November 30, 2022

ModularPhonesForum

Complete News World

Film review: "The Official Competition" - Hellsbrough Satire

Film review: “The Official Competition” – Hellsbrough Satire

comedy drama

direction:

Mariano Cohn, Gaston Dobrat

Reps:

Penelope Cruz, Antonio Banderas, Oscar Martinez

premiere date:

September 30, 2022

age limit:

9 years


«Harsilas with the film industry.»

See all reviews

What should be a movie that will take the world’s biggest film festivals by storm, instead becomes an intense drama with comedic kicks against the film industry. “The Official Contest” has a steady chord, and is a well-performed satire about all the ego in the industry. The title of the film plays a role in the main competition of film festivals, but also on the rivalry between the three actors in the film.

Masterpiece

During the pre-acceptance rehearsals, you’ll witness Lola’s unconventional methods of growing what she wants from the actors. All this is pointless and crazy in many ways. Do you really need the strobe lights, subtle tremors or a five-ton boulder suspended in the air to feel a sensation? Everything in order for the film to be called a masterpiece, or to turn into a festival? Excuse me.

GREAT FIGURE: Penelope Cruz is at her best in this movie.  Photo: Ymer Media

GREAT FIGURE: Penelope Cruz is at her best in this movie. Photo: Ymer Media
Show more

Moreover, both actors possess fierce egos. Each represents their own branch in the field of acting, with strong prejudices against each other as people and as actors. Evan is the kind of person who would rehearse a speech about why he didn’t want to accept an Oscar figurine. Félix has starred in dozens of blockbuster films, surrounds himself with beautiful women and drives fast cars. That doesn’t make him a bad actor, does it?

And does Lola, the director’s director, think the actors could ever make a good movie, without her God-given creations?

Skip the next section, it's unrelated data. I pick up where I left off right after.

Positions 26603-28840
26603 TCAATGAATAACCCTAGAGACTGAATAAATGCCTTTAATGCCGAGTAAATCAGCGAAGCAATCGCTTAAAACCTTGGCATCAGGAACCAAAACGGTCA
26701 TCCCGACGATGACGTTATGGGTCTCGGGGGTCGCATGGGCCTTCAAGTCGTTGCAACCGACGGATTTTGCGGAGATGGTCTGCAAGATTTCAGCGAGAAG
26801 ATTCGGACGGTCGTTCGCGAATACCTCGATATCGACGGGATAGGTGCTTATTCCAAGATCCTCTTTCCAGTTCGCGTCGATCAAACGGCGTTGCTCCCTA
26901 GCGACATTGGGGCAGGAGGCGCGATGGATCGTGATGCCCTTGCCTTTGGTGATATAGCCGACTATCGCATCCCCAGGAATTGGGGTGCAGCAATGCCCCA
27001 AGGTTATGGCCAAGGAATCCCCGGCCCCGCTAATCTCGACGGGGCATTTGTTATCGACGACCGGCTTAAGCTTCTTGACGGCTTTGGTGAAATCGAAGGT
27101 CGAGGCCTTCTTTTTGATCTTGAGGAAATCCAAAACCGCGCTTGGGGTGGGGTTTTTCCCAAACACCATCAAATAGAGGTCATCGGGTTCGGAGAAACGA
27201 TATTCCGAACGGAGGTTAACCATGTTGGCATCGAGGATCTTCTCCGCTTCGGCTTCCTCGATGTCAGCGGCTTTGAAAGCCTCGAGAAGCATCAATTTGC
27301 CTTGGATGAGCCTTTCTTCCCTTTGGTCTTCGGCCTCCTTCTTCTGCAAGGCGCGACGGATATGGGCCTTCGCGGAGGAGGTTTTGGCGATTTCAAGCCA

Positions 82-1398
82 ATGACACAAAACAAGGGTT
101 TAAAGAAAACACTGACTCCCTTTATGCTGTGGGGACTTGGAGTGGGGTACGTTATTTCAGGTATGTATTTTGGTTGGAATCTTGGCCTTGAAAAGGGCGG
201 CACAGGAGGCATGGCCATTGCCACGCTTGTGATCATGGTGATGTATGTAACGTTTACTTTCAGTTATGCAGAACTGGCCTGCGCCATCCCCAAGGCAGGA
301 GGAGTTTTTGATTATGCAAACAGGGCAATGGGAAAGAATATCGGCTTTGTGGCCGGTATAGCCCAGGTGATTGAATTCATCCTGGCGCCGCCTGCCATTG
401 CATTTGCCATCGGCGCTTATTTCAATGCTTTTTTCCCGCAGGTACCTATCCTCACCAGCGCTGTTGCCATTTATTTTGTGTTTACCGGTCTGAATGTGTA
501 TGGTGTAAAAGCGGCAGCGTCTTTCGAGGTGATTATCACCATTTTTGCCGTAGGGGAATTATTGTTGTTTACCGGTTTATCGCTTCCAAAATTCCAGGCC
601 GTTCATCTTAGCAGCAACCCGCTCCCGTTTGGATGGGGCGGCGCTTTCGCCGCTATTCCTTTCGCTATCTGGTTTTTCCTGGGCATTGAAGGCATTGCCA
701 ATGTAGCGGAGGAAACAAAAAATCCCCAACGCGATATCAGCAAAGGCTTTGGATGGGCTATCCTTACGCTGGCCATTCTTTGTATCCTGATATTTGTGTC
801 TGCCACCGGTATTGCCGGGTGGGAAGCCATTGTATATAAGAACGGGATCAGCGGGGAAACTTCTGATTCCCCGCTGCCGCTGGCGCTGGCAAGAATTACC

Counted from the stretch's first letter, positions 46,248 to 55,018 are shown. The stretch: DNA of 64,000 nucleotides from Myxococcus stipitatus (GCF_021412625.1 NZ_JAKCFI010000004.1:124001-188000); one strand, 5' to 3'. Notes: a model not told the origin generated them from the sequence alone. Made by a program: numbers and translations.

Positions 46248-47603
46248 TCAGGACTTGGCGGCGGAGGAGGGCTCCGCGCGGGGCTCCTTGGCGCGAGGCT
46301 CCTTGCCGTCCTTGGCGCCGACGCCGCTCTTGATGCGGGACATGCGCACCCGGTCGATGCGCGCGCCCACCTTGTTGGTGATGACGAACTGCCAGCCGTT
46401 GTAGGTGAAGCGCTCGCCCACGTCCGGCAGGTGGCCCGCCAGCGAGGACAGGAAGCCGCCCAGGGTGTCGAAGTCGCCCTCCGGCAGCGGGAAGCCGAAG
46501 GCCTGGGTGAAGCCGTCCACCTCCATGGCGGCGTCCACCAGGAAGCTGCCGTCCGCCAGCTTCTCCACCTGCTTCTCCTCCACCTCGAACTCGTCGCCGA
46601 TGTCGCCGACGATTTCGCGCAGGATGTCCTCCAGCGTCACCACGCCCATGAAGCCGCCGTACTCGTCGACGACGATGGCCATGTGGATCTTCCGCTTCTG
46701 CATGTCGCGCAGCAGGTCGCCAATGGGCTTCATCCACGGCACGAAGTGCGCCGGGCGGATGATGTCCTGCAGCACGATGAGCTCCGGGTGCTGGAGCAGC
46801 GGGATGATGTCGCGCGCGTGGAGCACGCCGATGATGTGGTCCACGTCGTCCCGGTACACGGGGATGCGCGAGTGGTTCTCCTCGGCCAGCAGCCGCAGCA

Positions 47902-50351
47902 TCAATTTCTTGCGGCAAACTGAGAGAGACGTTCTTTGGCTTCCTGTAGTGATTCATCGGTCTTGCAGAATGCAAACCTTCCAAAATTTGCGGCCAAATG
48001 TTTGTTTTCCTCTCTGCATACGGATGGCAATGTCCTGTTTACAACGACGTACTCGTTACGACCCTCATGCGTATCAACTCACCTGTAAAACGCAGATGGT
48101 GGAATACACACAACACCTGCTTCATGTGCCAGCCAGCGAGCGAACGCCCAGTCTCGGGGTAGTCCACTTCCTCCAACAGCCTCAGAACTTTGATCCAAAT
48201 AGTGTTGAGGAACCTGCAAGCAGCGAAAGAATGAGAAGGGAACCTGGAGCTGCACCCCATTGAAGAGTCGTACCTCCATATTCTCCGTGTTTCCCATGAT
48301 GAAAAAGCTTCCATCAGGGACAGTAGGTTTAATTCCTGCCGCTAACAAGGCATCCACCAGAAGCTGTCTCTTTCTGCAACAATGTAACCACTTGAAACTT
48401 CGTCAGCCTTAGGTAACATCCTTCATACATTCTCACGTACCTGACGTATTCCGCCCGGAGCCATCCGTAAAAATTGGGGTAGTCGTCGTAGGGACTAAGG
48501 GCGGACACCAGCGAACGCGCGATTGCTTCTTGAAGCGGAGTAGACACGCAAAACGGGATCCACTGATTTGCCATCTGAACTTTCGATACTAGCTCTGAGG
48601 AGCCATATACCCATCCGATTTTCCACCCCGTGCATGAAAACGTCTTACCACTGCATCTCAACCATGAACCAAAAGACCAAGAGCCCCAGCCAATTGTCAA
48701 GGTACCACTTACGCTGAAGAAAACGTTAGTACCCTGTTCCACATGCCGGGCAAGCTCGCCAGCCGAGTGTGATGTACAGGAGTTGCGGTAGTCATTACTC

This is by no means a match made in heaven.

funny scenes

The film’s distinctive language with long shots and a camera standing on a tripod is reminiscent of the films of Swede Robin Osterlund. It creates uncomfortable situations depicting human reactions in small circumstances. One of the funniest scenes is when both acts are wrapped in plastic, while Lola throws her movie awards into a mill. The actors, who claim to have never cared about the awards, panic and swear to Lola to stop. This scene shows intelligence in a way that anyone can watch.

The actors give a solid performance, and Cruise seems to be in the shape of his life. She’s pretty childlike with Banderas and Martinez, and she seems to thrive in a role she’s never seen her play before. Lola may seem to lack social antennas, but in crucial scenes Cruz brings out her sympathetic sides that he never thought existed.

at its worst

The tamed final chapter is the weakest link in the movie. It’s as if the director duo Mariano Cohn and Gaston Dobrat have run out of ideas, and are shooting the movie on a tight budget. The second act of the film could have either been shortened, or the film could have been extended by a few dozen minutes to strengthen the final act. It didn’t hurt in any way, and might have even eliminated the crash that happens in the end.

In the end, the “Official Contest” is a depiction of the drama that unfolds when a great ego meets to solve a task. It has a convincing realism, depicting people at their worst.

It’s good, bad and hysterical at the same time.

See also  Promise to set limits - VG